‘We’ll be left without families’: Fear in Ethiopia’s Tigray

NAIROBI, KENYA (AP) — As soldiers from Eritrea looted the border town of Rama in Ethiopia’s Tigray region, one home became a dispensary for frightened residents seeking medicine in the midst of war. In return, they shared details of killings in nearby communities.

An American nurse visiting her family listened in shock.Now, after escaping to her home in Colorado, she struggled to estimate the number of dead. “I don’t know, 1,000?” she told The Associated Press. “It was a lot, just in the rural areas.” She has been unable to reach her parents since leaving. If the fighting doesn’t end soon, she said, “we’ll be left without families.”

Rare witness accounts are illuminating the toll of the shadowy conflict in Tigray, which is largely cut off from the world as fighting enters a fourth month in a region of six million people.

Ethiopian forces and allied fighters pursue the fugitive former leaders of Tigray who long dominated Ethiopia’s government. Each side sees the other as illegitimate after last year’s national elections were delayed and Tigray defiantly held its own.

Soldiers from neighbouring Eritrea, a secretive nation and enemy of the former Tigray leaders, are deeply involved, though Ethiopia and Eritrea deny their presence.

The European Union this week joined the United States in urging Eritrea to withdraw its forces, asserting they are “reportedly committing atrocities and exacerbating ethnic violence”.

With journalists barred, communications patchy and the international community unable to investigate atrocities firsthand, it is challenging to verify witness accounts. But their details are consistent with others who describe a region where the health system is largely destroyed, vast rural areas remain out of reach and Red Cross officials warn that thousands of people could starve to death.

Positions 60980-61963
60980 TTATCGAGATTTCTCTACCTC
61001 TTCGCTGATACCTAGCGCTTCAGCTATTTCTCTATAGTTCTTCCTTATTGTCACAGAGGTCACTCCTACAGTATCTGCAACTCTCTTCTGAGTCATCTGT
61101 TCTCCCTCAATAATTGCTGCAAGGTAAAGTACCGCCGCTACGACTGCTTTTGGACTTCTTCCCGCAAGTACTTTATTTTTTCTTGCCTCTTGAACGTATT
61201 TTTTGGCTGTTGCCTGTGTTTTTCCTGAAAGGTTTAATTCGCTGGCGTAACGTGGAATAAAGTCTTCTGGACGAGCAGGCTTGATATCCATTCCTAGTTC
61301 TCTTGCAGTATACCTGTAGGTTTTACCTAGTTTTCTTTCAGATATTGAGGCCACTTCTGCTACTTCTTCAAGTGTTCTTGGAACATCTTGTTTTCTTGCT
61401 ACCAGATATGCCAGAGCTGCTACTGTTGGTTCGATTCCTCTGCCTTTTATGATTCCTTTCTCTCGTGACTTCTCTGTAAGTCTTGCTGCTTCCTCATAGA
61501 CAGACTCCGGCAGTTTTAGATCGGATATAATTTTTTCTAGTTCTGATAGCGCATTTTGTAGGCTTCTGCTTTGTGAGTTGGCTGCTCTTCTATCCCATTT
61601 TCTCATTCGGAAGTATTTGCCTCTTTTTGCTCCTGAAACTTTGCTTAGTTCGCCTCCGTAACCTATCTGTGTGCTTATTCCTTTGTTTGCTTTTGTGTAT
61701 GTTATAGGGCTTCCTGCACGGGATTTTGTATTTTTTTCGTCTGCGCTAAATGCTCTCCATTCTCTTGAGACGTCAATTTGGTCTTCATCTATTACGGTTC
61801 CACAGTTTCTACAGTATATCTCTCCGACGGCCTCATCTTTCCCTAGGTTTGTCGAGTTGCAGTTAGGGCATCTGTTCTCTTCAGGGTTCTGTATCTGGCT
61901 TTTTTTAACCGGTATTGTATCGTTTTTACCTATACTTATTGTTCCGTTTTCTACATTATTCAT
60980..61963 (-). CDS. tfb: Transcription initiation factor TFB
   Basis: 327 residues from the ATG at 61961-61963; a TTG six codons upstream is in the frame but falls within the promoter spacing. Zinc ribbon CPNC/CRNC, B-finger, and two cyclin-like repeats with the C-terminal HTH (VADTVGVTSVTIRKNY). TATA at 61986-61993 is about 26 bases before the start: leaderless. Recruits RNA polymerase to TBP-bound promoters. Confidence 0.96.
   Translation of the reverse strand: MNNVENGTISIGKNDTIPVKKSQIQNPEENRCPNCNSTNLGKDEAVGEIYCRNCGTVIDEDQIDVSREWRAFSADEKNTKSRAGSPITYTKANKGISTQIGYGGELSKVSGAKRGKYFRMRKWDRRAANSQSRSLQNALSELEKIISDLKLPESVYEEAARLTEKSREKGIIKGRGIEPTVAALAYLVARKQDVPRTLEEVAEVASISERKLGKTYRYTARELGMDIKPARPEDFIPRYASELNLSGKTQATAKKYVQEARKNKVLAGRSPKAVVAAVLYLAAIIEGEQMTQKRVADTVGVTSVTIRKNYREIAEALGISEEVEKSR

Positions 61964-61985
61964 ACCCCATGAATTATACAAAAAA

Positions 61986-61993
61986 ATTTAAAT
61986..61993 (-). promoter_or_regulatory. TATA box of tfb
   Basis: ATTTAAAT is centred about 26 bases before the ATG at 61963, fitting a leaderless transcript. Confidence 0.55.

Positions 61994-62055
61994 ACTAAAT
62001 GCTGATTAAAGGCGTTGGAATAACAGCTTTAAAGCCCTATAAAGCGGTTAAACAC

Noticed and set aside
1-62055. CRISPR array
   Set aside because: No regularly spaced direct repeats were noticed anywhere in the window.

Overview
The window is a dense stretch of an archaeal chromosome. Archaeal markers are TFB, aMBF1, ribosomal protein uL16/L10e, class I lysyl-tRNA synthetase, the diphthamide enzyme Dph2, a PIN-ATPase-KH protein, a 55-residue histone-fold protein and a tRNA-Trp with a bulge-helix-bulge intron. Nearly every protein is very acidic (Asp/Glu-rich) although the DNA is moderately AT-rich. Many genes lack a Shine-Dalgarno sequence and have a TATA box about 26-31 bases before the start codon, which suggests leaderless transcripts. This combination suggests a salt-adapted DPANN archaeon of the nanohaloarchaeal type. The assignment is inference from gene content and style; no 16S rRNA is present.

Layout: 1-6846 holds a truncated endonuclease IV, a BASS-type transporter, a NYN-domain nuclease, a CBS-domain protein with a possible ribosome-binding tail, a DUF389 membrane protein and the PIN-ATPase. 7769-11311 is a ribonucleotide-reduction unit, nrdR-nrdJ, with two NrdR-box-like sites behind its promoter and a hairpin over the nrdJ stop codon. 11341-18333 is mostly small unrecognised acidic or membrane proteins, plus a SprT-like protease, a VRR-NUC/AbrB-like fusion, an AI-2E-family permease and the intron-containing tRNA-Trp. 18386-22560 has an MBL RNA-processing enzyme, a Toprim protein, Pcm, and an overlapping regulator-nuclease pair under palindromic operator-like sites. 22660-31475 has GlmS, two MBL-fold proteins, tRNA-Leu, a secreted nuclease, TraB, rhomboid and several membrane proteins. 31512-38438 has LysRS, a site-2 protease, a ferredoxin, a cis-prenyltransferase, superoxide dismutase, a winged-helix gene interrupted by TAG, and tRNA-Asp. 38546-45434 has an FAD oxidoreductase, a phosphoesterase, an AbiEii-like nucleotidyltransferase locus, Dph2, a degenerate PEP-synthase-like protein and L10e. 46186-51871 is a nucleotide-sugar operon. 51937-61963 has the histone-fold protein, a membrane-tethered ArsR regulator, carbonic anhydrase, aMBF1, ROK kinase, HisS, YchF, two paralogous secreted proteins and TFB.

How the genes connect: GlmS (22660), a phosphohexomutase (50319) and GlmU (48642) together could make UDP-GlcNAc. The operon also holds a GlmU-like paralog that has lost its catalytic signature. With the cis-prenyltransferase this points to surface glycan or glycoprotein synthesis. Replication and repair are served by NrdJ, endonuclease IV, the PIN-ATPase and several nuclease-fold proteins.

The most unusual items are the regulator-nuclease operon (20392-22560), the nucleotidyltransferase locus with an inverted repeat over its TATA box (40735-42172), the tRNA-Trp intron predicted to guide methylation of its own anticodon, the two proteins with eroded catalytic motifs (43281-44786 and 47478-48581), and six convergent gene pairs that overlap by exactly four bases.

Once Tigray reopens to scrutiny, people will be shocked, said Hailu Kebede, foreign affairs head for the Salsay Woyane Tigray opposition party that, along with two others, estimates more than 52,000 civilians have died.

“This is the least-documented war,” Hailu said. “The world will apologise to the people of Tigray, but it will be too late.” Even as the delivery of aid slowly begins to improve, it is questioned.

One woman from Tigray, a student in Europe, asserted that Ethiopian authorities have begun arriving in her family’s border-area village with badly needed food but are withholding it from families suspected of links to Tigray fighters.

She is not the first to make that claim.”If you don’t bring your father, your brothers, you don’t get the aid, you’ll starve,” she recounted after speaking with her sister about events in the Irob administrative area.

Like others, she spoke on condition of anonymity out of fear for her family. The student also learned that her uncle and two nephews were killed by Eritrean soldiers during a recent holiday gathering. The Irob Advocacy Association, relying on witnesses who have reached cities with phone service, has listed 59 victims overall.

Medecins Sans Frontieres staff transport a patient at a mobile clinic in the Tigray region of northern Ethiopia. PHOTO: AP